Why I don’t want to be a venture capitalist right now
Yoav Shapira

Yoav, thanks for writing this article. You have been an amazing mentor to me the past couple years and I am not surprised by any of the conclusions you have here. A couple of misc thoughts (in no particular order):

  • The advantage of being an operator is that you can dive deep into solving real problems. For an engineer at heart, getting your hands dirty building stuff is in your DNA.
  • As you point out, being an investor sometimes puts you in conflict with your desire to legitimately help other entrepreneurs. Sure, sometimes the stars align and it all works out, but there are so many things that can pull you out of alignment in a way…that, well, frankly sucks. It seems like experienced investors know this and hold back from giving too much help until it seems like they will invest. I think the approach that Mike and you have taken to provide real help to entrepreneurs even if you don’t invest is rare and amazing.
  • As far as knowing whether or not you are a “good” VC, I think it is totally bizarre that you need 5–10 years to figure this out. Ultimately, you can make many deals with companies that seem to be doing well, but unless they exit at a certain price, you may not get a good return on your capital. You may think you did a great job 1 year into your life as a VC…but did you? The stuff you invested in during that year won’t likely exit for many years afterwards, so who knows? As an operator, at least you know where you stand at any given point and time.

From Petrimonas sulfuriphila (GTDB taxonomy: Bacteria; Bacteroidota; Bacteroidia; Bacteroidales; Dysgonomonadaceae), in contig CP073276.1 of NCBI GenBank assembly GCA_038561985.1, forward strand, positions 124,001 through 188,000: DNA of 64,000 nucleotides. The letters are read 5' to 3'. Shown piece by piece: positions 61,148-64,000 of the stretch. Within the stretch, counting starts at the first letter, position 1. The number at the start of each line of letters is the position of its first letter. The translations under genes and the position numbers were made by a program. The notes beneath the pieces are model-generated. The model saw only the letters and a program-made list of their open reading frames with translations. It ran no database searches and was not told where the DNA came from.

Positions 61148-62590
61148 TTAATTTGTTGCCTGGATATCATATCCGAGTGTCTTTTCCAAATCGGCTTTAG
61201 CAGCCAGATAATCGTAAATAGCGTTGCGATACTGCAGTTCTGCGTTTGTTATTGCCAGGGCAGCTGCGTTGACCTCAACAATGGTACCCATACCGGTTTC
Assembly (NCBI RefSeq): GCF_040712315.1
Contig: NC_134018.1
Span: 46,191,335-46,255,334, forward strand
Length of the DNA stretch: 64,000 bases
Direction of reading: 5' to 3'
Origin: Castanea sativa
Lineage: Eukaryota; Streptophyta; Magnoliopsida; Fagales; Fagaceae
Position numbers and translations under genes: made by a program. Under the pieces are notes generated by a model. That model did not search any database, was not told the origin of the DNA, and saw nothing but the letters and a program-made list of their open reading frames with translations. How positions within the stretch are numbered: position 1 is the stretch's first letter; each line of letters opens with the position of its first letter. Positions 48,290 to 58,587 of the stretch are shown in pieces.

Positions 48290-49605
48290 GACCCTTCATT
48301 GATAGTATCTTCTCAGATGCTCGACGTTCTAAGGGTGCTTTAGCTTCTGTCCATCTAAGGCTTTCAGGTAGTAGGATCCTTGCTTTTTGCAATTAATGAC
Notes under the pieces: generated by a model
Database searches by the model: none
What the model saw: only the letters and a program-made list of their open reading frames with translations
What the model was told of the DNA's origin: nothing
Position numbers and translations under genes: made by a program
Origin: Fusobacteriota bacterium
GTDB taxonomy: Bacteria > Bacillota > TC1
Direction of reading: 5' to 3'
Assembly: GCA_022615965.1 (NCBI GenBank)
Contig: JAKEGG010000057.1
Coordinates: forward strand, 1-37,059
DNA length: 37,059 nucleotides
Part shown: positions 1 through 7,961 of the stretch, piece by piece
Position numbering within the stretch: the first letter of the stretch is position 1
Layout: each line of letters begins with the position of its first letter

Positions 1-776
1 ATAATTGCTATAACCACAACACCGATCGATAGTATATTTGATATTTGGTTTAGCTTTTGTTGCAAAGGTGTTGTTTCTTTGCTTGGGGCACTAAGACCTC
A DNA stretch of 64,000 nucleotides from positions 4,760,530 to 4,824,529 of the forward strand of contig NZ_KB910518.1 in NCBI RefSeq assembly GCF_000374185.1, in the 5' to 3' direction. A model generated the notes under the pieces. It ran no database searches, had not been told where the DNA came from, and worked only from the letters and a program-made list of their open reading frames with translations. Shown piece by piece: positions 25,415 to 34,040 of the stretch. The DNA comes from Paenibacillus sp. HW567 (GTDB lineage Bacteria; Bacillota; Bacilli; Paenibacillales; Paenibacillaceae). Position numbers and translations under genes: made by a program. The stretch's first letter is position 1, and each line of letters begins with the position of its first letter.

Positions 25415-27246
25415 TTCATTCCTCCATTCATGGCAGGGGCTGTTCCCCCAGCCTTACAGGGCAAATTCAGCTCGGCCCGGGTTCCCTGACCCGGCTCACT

• The dynamics of the VC world are fascinating. The power law drives behavior in a way that can be confusing at times. I personally sort of like it (sometimes) because it is like you are stepping into another world. At other times, though, it can be really frustrating because can be so different than your mindset as an operator.

Thanks once again for putting this article together. It is really informative. Can’t wait to hear more about your next move!

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